Weight and Balance Information
The weight and balance of the accident flight was estimated using the last known airplane empty weight, the pilot's weight, the weight of the items on board, and a presumed full fuel load. The resulting values were a weight of 721 kilograms (kg) with a center of gravity (CG) of 409.75 millimeters (mm). Maximum certificated takeoff weight was 770 kg, and the allowable CG range was 318 mm to 430 mm.
Airplane Performance Information
The FM provided takeoff performance tables, which used headwind, pressure altitude, and ambient temperature as the input variables. The tables were predicated on the maximum certificated weighted of 770kg. Table output included two takeoff distances; "S1" was the takeoff ground roll, and "S2" was the takeoff distance to clear a 15 meter (49 feet) obstacle. Based on the ambient conditions, the resultant S1 value was approximately 1,000 feet, and the resultant S2 value was approximately 1,350 feet.
The FM stated that the best rate of climb speed was 57 knots, and the best angle of climb speed was 51 knots. The FM stated that at sea level, maximum gross weight, propeller speed 2,420 rpm, and 57 knots airspeed, a climb rate of 807 feet per minute (fpm) would result. That equates to a climb gradient of about 8 degrees, which is similar to other small general aviation airplane climb rates. No other climb performance data was provided in the FM, and therefore, the predicted climb performance for the existing conditions could not be determined.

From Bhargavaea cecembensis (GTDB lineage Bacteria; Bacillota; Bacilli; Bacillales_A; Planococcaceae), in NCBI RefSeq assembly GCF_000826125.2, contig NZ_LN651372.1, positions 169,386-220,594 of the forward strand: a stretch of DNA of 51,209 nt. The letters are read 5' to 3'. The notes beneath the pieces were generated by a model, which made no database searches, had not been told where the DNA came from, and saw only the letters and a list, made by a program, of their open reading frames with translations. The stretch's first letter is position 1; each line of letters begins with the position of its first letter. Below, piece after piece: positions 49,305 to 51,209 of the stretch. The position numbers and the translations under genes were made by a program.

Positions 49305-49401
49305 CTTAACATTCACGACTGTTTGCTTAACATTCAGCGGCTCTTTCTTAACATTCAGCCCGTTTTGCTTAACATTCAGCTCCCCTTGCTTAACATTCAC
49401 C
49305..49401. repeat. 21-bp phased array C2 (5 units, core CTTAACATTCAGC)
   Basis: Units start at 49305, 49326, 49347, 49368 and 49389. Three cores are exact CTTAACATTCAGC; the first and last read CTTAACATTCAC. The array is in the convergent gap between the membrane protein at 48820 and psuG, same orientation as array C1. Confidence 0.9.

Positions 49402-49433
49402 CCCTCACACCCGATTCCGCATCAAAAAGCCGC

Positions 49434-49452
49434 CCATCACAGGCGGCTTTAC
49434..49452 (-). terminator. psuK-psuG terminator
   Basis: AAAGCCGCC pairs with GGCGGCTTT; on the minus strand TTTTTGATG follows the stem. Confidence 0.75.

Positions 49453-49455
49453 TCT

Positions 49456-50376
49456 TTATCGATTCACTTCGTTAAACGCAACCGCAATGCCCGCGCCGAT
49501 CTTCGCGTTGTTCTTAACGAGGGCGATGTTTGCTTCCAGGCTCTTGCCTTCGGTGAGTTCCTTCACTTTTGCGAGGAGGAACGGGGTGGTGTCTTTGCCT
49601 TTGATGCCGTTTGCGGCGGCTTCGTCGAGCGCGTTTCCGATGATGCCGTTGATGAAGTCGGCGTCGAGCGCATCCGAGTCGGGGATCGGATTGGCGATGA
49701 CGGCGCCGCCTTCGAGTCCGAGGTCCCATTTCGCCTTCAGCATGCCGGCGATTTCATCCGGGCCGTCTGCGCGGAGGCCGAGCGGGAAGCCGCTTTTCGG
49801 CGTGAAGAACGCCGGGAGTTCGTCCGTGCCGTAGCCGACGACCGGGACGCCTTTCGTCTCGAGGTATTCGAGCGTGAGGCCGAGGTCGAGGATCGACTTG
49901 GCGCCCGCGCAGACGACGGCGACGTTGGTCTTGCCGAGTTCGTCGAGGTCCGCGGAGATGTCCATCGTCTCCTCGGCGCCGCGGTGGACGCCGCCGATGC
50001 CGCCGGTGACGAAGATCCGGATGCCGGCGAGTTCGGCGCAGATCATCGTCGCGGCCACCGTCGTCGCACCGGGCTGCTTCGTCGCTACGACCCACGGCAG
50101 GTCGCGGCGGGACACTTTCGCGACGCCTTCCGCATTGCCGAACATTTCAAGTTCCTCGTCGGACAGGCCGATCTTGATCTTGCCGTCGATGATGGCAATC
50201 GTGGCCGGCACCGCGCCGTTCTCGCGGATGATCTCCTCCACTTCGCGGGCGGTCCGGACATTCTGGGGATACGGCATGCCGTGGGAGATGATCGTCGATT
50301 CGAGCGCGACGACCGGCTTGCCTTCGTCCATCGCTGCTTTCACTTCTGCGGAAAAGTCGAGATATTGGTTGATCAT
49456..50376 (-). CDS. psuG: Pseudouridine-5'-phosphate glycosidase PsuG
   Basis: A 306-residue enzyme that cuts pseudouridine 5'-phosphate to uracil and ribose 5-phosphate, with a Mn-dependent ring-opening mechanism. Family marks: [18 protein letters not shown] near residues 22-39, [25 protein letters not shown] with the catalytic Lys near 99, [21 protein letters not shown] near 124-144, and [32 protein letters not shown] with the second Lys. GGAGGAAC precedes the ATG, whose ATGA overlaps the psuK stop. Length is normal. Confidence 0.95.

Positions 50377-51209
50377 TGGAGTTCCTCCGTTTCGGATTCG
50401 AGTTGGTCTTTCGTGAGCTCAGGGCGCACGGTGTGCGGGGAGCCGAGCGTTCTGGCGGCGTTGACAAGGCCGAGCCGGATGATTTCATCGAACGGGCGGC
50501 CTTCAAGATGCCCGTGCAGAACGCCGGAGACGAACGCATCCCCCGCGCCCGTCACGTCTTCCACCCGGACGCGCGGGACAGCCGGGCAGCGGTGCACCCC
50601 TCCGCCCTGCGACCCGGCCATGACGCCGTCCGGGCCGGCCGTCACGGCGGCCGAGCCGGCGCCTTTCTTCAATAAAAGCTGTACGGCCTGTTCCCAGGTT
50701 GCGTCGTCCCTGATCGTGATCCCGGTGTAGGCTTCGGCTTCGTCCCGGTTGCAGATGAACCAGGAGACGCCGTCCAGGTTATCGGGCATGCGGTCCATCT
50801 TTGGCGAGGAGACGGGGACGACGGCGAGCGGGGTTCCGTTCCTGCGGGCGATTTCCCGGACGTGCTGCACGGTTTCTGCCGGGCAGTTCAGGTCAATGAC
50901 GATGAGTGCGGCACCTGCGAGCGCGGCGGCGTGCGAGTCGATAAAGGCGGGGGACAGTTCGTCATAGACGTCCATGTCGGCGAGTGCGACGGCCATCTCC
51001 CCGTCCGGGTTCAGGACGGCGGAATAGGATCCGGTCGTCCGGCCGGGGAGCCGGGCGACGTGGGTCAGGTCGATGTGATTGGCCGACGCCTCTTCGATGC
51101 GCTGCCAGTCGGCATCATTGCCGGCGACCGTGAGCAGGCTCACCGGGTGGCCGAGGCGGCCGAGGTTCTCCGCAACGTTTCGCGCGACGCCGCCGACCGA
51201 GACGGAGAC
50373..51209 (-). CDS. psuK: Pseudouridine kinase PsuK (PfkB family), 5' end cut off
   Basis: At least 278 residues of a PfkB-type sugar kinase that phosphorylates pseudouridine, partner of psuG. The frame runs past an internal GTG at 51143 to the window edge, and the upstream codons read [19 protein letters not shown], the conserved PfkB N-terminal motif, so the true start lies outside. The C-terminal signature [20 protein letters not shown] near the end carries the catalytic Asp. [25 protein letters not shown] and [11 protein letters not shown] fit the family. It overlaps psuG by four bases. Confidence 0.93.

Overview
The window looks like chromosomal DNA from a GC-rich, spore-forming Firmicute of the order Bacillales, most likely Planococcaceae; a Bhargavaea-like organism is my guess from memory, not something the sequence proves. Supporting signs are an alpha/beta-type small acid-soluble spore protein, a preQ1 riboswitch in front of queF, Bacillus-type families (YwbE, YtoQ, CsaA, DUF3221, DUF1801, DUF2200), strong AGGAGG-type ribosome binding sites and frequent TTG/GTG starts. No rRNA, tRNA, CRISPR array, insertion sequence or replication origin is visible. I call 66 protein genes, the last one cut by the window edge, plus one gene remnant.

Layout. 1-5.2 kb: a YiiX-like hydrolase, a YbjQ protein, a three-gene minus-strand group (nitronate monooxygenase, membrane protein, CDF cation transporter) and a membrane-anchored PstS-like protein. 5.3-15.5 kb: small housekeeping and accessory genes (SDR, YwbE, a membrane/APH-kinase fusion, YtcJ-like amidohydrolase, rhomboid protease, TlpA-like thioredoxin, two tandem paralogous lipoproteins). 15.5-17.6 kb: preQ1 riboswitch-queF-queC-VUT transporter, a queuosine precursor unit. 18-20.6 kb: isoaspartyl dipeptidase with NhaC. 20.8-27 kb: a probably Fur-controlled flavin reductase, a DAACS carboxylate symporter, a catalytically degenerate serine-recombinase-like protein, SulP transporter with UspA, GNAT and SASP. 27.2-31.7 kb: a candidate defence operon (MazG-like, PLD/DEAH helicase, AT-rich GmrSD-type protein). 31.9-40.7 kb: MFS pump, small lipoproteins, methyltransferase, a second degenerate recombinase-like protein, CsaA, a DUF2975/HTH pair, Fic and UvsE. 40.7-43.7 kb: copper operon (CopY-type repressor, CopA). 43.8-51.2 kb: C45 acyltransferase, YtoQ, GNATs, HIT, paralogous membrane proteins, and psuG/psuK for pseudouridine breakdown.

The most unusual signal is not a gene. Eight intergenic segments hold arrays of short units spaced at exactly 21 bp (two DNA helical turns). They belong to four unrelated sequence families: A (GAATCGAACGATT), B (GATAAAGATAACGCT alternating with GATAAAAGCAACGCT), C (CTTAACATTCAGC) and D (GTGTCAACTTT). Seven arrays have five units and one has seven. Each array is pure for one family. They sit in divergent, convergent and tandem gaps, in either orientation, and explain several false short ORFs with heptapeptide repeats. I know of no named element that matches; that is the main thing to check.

The investigation could not determine where the pilot began the takeoff roll, particularly whether he used the full runway length or conducted an "intersection takeoff" due to his hangar location. There was no information to determine the actual maximum altitude that the airplane achieved.
The FM stated that maximum gross weight, the minimum rate of descent (propeller feathered) was 224 fpm at 51 knots, which equates to a gradient of about -2.4 degrees.
Airplane Flight Procedures
In addition to procedures typical for engine run-up on other piston-powered airplanes, the "Normal Procedures" section of the FM contained a "propeller check" which consisted of exercising the propeller pitch control knob and the propeller switch, and obtaining defined results and indications.
The takeoff procedure included the following steps:
- Electric Fuel Pump - ON
- Propeller Pitch Control Switch - AUTOMATIC
- Propeller RPM knob - maximum propeller speed
- Throttle - full, rpm not below 2,420
Although the run-up section specified that the carburetor heat functionality was to be checked, the FM as found did not contain any information regarding the use or prohibition of carburetor heat on takeoff and climbout.
The FM stated that the electric fuel pump was to be switched off once at an altitude greater than 330 feet above the ground.
The "engine failure during takeoff" subsection of the "Emergencies" section of the FM included the following steps:
- Fuel valve - check if OPEN
- Electric fuel pump - check if ON
- Choke - check if OFF